Natalie T. Schmitt
Natalie sailing past a large iceburg Author: Kylie Owen
2022

Natalie T. Schmitt

Ecologist/Geneticist

Species Detection on

meet natalie

Natalie Schmitt is an empathetic ecologist, a conservation geneticist, and a documentarian. She is deeply passionate about protecting biodiversity using hard science, public education and community empowerment. Studying elusive, endangered species, including snow leopards and antarctic whales, she has empowered grassroots conservation. Natalie is developing WildTechdna, a leading-edge technology to detect DNA from minute biological samples in real time, error-free, and at low cost with ease of use. It will revolutionize the way that customs, law enforcement, field monitoring, citizen science, and locally based conservation, are conducted around the world.

Species Detection on
Nominated by: Rodrigo Medelin FI'21
Class of 2022 Location USA
Natalie at sea
Natalie at sea Author: Mike Double

As a documentary presenter, I am humbled and always surprised to have such an impact. I am continually heartened by the messages that I’ve received from people inspired by my work with Discovery Channel, Animal Planet and Nat Geo Wild, to pursue their own careers in biodiversity conservation. I have encouraged snow leopard community-based conservation through local leadership in Nepal and have helped to inform Antarctic conservation practices and whale management, including the Australian government, the International Whaling Commission, and others.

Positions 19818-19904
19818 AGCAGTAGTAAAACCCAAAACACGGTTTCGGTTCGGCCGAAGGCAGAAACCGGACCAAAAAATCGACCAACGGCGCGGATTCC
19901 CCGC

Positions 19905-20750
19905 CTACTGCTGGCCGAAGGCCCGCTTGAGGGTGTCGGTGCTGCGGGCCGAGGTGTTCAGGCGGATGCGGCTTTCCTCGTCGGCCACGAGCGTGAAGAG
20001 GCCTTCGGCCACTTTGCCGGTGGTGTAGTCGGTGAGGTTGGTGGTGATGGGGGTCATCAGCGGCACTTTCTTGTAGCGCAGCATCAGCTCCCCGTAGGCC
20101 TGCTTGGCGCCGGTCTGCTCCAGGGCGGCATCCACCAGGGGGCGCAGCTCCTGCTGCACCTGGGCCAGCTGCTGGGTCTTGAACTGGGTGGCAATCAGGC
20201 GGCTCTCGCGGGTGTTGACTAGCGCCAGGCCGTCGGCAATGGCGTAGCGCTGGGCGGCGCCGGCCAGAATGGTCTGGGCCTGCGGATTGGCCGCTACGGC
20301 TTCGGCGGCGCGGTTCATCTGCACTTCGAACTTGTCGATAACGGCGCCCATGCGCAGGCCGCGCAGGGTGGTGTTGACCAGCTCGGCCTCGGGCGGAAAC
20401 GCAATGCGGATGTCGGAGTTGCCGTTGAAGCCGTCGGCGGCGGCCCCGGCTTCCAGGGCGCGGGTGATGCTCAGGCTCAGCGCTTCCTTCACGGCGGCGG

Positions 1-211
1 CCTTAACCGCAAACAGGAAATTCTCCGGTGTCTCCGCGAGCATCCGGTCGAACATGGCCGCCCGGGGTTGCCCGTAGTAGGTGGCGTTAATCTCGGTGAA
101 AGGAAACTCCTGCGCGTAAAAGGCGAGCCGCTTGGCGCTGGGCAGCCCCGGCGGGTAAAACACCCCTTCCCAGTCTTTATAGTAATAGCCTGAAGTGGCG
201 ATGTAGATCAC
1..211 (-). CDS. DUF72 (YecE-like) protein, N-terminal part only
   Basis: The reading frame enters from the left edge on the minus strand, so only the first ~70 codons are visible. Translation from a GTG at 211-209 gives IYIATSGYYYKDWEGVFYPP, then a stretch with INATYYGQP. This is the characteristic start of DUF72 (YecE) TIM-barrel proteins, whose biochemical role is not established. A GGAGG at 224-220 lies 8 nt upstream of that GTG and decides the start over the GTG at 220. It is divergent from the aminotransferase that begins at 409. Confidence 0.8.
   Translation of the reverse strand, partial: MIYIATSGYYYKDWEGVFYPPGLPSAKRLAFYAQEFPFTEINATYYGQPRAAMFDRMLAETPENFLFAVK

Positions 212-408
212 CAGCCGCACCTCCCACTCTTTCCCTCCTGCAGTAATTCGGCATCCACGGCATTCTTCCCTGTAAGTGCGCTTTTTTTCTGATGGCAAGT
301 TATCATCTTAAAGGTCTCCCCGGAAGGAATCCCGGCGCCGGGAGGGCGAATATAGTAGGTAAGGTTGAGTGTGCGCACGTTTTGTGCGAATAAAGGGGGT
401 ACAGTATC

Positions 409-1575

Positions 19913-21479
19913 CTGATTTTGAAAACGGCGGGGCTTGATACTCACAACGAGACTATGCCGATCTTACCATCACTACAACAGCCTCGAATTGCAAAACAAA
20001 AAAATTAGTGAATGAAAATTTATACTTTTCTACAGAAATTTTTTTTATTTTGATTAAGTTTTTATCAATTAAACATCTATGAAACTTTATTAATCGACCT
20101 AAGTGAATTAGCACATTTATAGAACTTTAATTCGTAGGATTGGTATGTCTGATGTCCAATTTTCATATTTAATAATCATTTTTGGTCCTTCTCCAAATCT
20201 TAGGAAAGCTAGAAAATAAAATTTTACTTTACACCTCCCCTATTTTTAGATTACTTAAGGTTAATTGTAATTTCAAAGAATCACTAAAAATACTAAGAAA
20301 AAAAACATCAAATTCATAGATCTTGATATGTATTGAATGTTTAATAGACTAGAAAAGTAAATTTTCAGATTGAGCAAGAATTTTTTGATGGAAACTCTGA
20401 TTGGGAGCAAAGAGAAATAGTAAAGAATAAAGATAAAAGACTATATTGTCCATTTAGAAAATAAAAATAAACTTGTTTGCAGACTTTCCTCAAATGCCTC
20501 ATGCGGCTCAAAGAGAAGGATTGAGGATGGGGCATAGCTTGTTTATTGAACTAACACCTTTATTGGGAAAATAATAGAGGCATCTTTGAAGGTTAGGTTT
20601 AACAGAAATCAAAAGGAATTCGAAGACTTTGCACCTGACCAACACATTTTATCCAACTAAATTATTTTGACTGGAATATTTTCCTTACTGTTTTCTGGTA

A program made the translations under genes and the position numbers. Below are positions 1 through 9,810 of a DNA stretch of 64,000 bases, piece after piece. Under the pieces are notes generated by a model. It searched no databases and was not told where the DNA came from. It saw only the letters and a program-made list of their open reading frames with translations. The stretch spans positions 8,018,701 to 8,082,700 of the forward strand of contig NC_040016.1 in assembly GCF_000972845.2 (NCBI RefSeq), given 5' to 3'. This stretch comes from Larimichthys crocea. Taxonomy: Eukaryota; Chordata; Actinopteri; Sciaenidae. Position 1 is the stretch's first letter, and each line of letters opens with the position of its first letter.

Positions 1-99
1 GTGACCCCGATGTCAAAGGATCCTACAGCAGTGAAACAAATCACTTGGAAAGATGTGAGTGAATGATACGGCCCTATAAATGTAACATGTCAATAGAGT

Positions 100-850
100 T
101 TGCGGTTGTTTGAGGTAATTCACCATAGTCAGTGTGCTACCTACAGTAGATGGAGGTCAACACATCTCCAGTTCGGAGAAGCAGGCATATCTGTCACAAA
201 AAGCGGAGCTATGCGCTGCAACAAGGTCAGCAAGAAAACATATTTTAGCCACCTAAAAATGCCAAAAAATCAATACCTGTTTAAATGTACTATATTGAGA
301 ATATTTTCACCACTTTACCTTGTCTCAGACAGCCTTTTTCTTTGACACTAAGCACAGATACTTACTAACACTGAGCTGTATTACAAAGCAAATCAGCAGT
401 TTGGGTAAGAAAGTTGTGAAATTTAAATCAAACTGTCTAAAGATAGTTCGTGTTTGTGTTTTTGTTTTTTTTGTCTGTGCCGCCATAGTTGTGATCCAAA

These have catapulted me to a bigger dream: to democratize conservation through the development of a more inclusive technology for species detection. I now have an incredibly skilled team of geneticists, conservationists, communicators, business partners and institutions working together. Our innovative species detection technology will empower citizens to monitor, study and protect endangered species in a way that is completely unique. My hope is to involve more people globally in conservation initiatives.

“Kids are always interested in technology. It sparks their imaginations and makes them feel that they are just as important as scientists, in doing wonderful things for conservation, locally and globally!”

- Natalie T. Schmitt
Natalie standing on a distant mountain peak
Natalie standing on a distant mountain peak Author: Dibesh Karmacharya

Our species detection technology is simple, and inexpensive enough for lay people, including children, to use, and this contributes to conservation in a meaningful way. In Nepal, I’ve seen just how powerful youth education can be to build passion and intrigue in the animals that inhabit the local ecosystem. This, in turn, inspires the adults. Kids are always interested in technology. It sparks their imaginations and makes them feel that they are just as important as scientists, in doing wonderful things for conservation, locally and globally! The ultimate goal is to generate a greater sense of ownership and the motivation to protect biodiversity.

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